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Juan Diego Florez: Great Tenor Arias
Christoph Willibald von GLUCK (1714–1787) J’ai perdu mon Euridice (Orphée et Euridice)
Domenico CIMAROSA (1749–1801) Pria che spunti in ciel l’aura (Il matrimonio segreto)
Gioacchino ROSSINI (1792–1868) Languirm per una bella (L’Italiana in Algeri); la speranza piu soave gia quest’alma lusingava (Semiramide)
Gaetano DONIZETTI (1797–1848) Feste? Pompe? Omaggi? Onori? (La figlia del reggimento); Anch’io provai le tenere smanie d’un puro amore (Lucrezia Borgia)
Jacques François HALÉVY (1799–1862) Loin de son amie vivre sans plaisirs (La Juive)
Giuseppe VERDI (1813–1901) Deh! Lasciate a un’alma amante (Un giorno di regno); La donna e mobile (Rigoletto)
Giacomo PUCCINI (1858–1924) Firenze e come un albero fiorito (Gianni Schicchi)
Juan Diego Florez (tenor)
Orchestra Sinfonica e Coro di Milano Giuseppe Verdi/Carlo Rizzi
Recorded Auditorium di Milano, Milan, Italy, 24-30 March 2003
DECCA 475 6187 [58.25]


Florez has already released a number of critically acclaimed recital records and complete opera recordings. He is now at the stage of his career when there is a tendency for the artist or his management to want to consider extending repertoire and venturing into new territory. For a tenor leggiero such as Florez, with such a specific voice and repertoire, there must always be the dangerous temptation to wander into other, heavier territory. Still, for the sensible singer, there are examples from the past to advise and warn. A tenor such as Alfredo Kraus is the paragon for how a tenor with a specific style and voice could use it with elegance and endure with remarkable longevity. Pavarotti, a tenor who like Florez started out by dazzling with his high Cs in Donizetti’s La Fille du Regiment, provides another type of career path. And finally, you have the singers who have attempted to move into heavier roles and simply fallen by the way-side.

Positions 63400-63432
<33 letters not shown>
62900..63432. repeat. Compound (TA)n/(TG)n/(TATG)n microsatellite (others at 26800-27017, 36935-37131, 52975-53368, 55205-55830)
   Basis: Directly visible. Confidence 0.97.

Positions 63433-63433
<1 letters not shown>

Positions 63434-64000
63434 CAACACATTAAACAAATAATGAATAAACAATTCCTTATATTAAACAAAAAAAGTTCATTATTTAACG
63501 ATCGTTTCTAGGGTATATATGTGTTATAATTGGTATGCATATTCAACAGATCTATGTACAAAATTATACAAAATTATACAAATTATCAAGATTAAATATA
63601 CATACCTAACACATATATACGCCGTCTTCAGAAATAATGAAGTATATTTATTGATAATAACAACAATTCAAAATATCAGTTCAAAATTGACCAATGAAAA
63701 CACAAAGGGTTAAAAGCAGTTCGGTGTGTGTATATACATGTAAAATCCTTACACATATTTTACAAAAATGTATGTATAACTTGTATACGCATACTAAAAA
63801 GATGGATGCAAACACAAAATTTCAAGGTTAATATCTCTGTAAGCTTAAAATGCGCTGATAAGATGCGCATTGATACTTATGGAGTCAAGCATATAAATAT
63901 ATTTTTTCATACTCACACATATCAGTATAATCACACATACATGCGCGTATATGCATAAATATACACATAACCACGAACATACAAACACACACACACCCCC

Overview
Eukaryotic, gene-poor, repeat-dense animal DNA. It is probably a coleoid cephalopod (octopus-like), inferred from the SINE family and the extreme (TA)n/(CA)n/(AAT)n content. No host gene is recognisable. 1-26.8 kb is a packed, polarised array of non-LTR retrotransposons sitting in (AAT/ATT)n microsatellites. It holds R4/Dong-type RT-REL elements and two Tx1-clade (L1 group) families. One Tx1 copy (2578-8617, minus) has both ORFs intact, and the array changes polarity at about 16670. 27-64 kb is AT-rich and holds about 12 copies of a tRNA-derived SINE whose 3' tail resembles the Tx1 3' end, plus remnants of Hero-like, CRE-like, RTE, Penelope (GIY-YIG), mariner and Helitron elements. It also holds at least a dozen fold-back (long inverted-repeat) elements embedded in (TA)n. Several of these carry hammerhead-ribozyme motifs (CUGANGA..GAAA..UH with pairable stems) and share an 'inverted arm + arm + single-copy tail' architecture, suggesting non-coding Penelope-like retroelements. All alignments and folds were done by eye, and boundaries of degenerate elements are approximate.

I raise all these issues because, having previously explored Bellini, Rossini and Donizetti, Florez expands his wings on this disc. At first sight, the selection of composers could be a little worrying. Verdi, Puccini and Halévy are not guarantors of vocal health in a tenor leggiero. But the selection of items on this disc is both reassuring and cunning.